25 October 2020
You shall love the Lord, your God,
with all your heart, with all your soul, and with all your mind.
This is the greatest and the first commandment.
The second is like it:
You shall love your neighbor as yourself.”
Greetings Brothers and Sisters,
Today’s Gospel poses the familiar question, “What is the greatest commandment?” Jesus’ response is deceivingly simple: to whole-heartedly and unconditionally love God and neighbor. Christ is encouraging us to utilize this renewed standard in order to better appreciate the Law of the Old Testament. In doing so, we unveil a two-fold response. Primarily, our perspectives on love and mercy change. Additionally, our focus shifts from figuring out what is the greatest commandment to contemplating how we can personally live out the Great Commandment in our own lives. In the Jewish world, the concept of loving God and neighbor in the light of Law is complementary with Scripture teachings. The mezuzah, traditionally found on the doorways of Jewish homes, includes the Shema Israel (Hear, O Israel) found in Deuteronomy 6:4-9. This passage calls upon the reader to love the Lord with one’s whole heart, soul, and strength. The mezuzah aims to regularly remind the faithful of Deuteronomy’s challenge and to hold it in meditation and prayer. Christ’s call to love abundantly further indicates the cooperation of love and law. Proper intention, although essential, is often not enough for society to act prudently and achieve justice. When we embrace loving “with all [our] heart[s], with all [our] soul[s], and with all [our] mind[s],” our focus turns to the Lord and His abiding presence guiding us.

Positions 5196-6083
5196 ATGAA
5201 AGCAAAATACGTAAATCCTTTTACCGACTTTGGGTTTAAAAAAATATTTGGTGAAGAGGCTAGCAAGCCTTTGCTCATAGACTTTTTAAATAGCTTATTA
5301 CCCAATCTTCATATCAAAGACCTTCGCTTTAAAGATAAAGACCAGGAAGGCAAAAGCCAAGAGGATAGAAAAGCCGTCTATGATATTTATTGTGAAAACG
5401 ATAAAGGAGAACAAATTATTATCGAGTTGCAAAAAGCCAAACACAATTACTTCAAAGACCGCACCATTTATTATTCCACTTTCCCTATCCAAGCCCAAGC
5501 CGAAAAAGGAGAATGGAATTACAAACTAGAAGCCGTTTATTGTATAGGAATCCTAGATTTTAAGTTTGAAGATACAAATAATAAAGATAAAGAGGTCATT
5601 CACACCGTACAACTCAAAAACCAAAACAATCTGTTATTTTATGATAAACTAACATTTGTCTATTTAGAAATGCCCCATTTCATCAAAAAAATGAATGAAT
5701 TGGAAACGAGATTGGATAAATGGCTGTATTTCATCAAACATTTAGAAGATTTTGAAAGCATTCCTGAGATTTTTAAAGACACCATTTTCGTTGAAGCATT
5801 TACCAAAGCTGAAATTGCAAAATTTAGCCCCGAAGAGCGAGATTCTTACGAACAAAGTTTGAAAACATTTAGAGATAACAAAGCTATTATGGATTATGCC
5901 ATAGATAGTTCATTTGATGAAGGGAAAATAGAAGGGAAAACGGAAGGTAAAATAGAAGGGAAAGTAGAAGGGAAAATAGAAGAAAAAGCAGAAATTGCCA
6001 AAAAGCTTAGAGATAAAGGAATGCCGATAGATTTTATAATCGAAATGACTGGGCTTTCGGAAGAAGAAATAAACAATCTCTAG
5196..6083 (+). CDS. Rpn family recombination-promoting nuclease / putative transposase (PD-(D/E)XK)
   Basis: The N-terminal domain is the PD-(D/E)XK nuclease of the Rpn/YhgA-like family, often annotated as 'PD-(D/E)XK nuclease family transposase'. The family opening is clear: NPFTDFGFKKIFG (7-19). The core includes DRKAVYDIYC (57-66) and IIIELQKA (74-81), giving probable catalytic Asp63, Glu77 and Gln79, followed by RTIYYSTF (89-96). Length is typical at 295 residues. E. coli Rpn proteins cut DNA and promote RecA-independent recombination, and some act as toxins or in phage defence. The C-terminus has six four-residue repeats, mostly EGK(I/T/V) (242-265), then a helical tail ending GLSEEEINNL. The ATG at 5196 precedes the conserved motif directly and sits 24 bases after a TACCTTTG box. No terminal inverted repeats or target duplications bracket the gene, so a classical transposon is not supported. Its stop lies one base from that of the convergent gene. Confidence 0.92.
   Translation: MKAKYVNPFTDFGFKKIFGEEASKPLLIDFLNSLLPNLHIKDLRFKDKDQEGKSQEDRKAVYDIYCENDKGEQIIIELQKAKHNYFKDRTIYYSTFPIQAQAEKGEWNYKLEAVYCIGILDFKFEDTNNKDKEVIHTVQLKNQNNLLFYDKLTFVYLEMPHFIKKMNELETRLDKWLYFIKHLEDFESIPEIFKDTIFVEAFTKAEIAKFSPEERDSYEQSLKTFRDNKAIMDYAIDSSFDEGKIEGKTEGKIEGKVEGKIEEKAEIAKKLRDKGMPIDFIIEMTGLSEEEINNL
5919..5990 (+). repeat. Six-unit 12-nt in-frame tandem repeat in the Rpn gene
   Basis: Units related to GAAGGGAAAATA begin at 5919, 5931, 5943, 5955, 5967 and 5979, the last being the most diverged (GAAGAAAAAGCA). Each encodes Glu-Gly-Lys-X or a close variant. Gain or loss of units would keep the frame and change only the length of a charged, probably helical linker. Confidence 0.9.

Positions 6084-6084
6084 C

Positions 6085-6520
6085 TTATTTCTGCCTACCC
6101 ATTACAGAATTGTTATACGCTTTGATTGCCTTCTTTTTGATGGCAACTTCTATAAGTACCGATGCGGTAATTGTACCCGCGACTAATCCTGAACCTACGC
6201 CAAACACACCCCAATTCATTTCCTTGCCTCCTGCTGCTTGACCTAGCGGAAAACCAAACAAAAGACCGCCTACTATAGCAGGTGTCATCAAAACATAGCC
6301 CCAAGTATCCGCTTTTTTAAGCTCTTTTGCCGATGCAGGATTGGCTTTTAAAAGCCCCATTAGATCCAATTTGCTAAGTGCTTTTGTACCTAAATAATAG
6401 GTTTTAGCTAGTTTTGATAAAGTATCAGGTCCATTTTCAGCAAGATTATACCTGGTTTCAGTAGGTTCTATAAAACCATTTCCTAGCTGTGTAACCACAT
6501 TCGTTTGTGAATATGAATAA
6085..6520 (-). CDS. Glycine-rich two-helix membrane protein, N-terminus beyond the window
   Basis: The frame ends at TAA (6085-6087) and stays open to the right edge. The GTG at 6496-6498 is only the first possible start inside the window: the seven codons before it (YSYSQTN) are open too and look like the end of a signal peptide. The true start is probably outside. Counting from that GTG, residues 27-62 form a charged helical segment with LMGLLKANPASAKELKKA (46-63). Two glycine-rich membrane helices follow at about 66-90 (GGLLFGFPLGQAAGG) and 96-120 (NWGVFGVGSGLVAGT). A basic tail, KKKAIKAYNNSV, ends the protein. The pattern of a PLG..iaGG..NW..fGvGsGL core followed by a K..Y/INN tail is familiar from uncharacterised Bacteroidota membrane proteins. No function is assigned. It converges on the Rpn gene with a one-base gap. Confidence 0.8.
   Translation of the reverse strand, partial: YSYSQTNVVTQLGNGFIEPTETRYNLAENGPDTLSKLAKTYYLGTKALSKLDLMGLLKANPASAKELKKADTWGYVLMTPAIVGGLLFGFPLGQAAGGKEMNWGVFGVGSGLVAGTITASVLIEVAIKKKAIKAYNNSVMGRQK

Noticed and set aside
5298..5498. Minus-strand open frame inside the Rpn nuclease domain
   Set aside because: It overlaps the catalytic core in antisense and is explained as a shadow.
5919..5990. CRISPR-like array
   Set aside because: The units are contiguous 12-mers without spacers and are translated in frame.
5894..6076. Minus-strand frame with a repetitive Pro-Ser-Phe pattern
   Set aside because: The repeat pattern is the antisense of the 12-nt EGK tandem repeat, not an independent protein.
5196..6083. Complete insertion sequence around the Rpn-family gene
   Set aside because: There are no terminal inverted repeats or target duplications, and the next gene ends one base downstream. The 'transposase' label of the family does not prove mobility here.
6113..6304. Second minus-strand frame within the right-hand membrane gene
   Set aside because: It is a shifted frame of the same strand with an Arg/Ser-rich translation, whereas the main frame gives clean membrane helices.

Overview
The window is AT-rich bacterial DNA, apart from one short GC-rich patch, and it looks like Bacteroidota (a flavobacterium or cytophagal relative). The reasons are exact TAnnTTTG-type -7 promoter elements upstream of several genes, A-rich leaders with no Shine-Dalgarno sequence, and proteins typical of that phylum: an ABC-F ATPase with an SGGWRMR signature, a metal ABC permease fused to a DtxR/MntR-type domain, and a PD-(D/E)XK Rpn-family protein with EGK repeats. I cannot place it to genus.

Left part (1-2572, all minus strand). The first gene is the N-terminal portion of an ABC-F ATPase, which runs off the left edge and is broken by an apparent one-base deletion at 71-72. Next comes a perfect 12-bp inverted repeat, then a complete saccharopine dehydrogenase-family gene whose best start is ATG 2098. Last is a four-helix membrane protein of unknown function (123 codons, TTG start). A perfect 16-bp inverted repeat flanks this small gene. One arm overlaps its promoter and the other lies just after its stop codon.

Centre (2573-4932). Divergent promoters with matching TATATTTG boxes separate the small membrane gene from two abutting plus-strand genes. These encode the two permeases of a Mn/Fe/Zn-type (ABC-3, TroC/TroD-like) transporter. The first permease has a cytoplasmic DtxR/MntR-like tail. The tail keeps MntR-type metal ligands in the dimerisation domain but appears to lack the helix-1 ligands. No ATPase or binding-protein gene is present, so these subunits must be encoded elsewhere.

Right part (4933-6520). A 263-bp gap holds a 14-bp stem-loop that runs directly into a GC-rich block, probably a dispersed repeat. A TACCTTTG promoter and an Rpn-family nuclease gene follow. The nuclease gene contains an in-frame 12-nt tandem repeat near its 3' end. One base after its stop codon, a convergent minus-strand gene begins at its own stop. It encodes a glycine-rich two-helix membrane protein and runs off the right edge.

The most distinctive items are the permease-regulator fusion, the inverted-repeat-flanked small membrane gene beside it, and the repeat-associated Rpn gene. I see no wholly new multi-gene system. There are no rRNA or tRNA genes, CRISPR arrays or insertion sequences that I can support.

Responding to the Great Commandment requires us to learn more about Christ and His teaching in order to BECOME more like Him. As I advanced in school and access to the internet became more prominent, I fell into a philosophical trap regarding the necessity of memorization﹣Why memorize something that you can quickly lookup on the internet? In abiding to this philosophy, humanity is now approaching a time when rote memorization will be considered outdated—no more memorizing the multiplication tables and no more memorizing Scripture verses. While digital tools are handy for storing and retrieving knowledge, they will never replace the usefulness of a good memory. Why? While we can quickly look up a Scripture passage or search for particular words and themes, we are unlikely to do in-depth research in times of spiritual need. A one-off search does not prepare us to offer sound guidance to a friend or to successfully persuade another to explore a deeper relationship with Christ. To do so requires a knowledge in which our minds and hearts have absorbed the beauty of Scripture in our very core. I encourage you to dive deeper into Scripture so that you may successfully answer the call of modern-day missionaries﹣to love God and your neighbor with your entire being.